We’re about to wrap up the Benin mission. Before leaving, I need to thank Daouda Aliou, the Fisheries and Environment Specialist of IFAD-funded Participatory Artisanal Fisheries Development Support Programme (PADPPA), who was my guide and mentor for the last three days.
I had the pleasure of spending three days with Aliou and have learnt so much from him. He took me to many project sites, and introduced me to some extraordinary people who had benefitted from PADPPA.
This morning I asked Aliou to share his views on PADPPA’s achievements and challenges. Here is what he had to say.
The good, the bad and the ugly aspects of PADPP
Given the ever declining fish stock and the competition over fishing resources, it was the first ever project that endeavoured to provide artisanal fishers with alternative income generating activities. And where it managed to do so, it was very successful. A case in point is Paul Allognon, the fisher who became a farmer.
While it is true that changing people’s mindset is perhaps one of the most difficult things in the world, however, there was consensus that in retrospect, to change the fishers’ mindset and encourage them to embrace agriculture-related activities such as horticulture, rabbit or pig farming, PADPPA could have mounted a more aggressive awareness raising campaign.
Reflecting on PADPPA’s achievements, Olivier Vigan, Secretary-General of the Ministry of Agriculture, Livestock and Fisheries observed: “Only if we could have changed the mindset of many more fishers, that would have made this programme a success”. “In retrospect, we should have had many more awareness building programmes and prepared the fishers psychologically to convert from fishing to other activities”.
Echoing Mr Vigan, Aglinglo Crespin, responsible officer for rationalization of the fisheries subsector component, said: “We could have done a better job if we had managed to change more mindsets. At the same time I guess if we had spend a bit more time on the ground and monitored more closely the various activities, we could have really made a dent and converted many more fishers”.
As the first ever project focusing on the welfare of artisanal fishers, PADPPA launched a safety and security programme. “We go proud of the programme’s activities in the area of safety and security”, says Richicatau Sale, responsible officer for the institutional capacity component. “Thanks to PADPPA’s efforts and our partnership with the military marine, we trained fishers on safety and security measures. Today, the fishers know how to avoid colliding with other boats, what to do in case their nets get damaged or their boat capsizes or the engine explodes. As a result causalities have declined by 50%”.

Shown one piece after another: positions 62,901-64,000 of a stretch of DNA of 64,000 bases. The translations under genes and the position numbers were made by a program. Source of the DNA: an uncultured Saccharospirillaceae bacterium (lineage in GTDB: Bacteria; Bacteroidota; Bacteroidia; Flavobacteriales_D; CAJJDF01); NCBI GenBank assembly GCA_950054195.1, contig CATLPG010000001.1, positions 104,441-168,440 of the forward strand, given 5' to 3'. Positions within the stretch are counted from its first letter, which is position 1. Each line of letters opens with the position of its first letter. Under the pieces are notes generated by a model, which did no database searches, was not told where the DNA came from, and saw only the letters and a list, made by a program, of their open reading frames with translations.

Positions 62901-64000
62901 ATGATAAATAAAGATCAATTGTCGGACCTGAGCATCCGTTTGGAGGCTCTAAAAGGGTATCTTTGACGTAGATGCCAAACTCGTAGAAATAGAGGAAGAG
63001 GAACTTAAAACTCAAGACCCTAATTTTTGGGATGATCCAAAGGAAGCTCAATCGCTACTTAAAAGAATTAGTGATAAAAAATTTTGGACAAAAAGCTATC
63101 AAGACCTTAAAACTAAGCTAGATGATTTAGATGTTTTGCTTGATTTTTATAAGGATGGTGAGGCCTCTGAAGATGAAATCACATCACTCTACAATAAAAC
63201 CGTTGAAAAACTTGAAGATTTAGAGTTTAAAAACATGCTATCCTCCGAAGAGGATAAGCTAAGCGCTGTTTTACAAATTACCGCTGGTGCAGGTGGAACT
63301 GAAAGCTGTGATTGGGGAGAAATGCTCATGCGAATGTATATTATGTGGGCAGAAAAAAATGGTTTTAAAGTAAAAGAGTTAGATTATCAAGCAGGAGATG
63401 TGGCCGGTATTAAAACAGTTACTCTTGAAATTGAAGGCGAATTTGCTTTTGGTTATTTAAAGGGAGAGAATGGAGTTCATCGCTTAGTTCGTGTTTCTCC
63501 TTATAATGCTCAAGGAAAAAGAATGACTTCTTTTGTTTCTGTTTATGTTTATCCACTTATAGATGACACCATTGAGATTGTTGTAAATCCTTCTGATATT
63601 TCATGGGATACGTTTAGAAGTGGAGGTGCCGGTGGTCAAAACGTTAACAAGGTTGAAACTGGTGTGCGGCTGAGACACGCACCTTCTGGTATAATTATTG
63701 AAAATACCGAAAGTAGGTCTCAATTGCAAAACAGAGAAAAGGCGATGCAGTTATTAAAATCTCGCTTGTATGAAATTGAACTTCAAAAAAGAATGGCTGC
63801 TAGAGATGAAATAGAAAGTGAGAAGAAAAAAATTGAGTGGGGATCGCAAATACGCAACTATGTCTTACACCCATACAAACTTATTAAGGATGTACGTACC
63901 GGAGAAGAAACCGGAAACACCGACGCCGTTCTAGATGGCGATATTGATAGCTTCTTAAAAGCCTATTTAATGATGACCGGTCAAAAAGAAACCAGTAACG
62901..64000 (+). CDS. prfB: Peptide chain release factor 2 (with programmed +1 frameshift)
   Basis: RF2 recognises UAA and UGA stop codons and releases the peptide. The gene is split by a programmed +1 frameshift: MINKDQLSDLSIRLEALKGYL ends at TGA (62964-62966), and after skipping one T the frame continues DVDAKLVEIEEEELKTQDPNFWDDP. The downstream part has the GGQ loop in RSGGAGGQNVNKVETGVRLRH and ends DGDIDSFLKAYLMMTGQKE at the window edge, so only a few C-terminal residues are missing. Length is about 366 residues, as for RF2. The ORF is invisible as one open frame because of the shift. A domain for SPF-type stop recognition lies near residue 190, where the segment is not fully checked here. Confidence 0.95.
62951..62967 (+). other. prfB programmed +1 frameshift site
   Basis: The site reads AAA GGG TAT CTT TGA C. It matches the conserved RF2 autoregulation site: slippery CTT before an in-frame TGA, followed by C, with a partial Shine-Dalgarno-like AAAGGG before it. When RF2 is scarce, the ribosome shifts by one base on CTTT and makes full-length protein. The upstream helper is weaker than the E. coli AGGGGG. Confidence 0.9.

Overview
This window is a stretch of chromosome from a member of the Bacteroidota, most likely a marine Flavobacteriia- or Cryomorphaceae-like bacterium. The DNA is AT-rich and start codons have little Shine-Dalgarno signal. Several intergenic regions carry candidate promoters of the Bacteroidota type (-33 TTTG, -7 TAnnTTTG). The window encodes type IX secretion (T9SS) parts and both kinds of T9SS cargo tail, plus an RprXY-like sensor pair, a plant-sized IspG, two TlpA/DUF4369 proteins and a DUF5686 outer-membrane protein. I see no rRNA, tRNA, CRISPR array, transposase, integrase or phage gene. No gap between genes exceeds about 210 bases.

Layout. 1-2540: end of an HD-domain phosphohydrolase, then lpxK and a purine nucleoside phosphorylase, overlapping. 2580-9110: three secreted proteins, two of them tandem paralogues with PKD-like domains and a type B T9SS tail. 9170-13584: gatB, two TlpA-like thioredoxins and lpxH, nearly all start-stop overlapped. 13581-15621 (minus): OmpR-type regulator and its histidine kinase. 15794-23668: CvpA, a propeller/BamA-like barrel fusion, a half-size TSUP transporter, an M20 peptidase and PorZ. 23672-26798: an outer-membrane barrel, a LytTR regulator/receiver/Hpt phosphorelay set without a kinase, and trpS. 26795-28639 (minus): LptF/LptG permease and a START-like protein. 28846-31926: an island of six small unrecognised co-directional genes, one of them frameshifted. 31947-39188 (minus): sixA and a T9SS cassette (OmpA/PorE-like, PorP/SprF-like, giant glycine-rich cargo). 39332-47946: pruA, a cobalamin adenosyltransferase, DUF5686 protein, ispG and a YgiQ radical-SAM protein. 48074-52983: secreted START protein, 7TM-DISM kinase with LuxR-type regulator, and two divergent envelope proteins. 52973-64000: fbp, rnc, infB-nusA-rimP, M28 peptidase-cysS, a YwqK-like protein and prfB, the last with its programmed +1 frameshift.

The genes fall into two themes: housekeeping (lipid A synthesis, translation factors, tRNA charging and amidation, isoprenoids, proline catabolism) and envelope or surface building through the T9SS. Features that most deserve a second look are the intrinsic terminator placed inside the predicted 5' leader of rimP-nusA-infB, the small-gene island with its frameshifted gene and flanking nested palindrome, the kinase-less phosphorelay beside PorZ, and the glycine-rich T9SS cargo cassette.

“We’ve also observed that fishers are no longer going out alone, but in pairs if not more and all of them have a mobile phone, this way, when in danger they are just one phone call away to ask for help”, concludes Sale.
Another feather in PADPPA’s hat is the literacy, reproductive health, hygiene and sanitation trainings and awareness building campaigns. A very proud Sale shares how when the women who received reproductive health training, asked that the same training be extended to their husbands.
But as Aliou put it so well this morning, “we could have had better impact if we had first sensitized the men on reproductive health issues.” And he is so right. You always need to start at the source!
The literacy programme offered by PADPPA has definitely helped many poor rural people, fishers and producers to manage their income and resources more efficiently. Those who attended the various sessions, are now able to read, write and keep track of their income generating activities.
PADPPA’s community-driven development (CDD) aspect helped the programme to better understand the needs of the people it was serving. Did it do an equally good job in making sure that the communities also understood what was their role in the equation?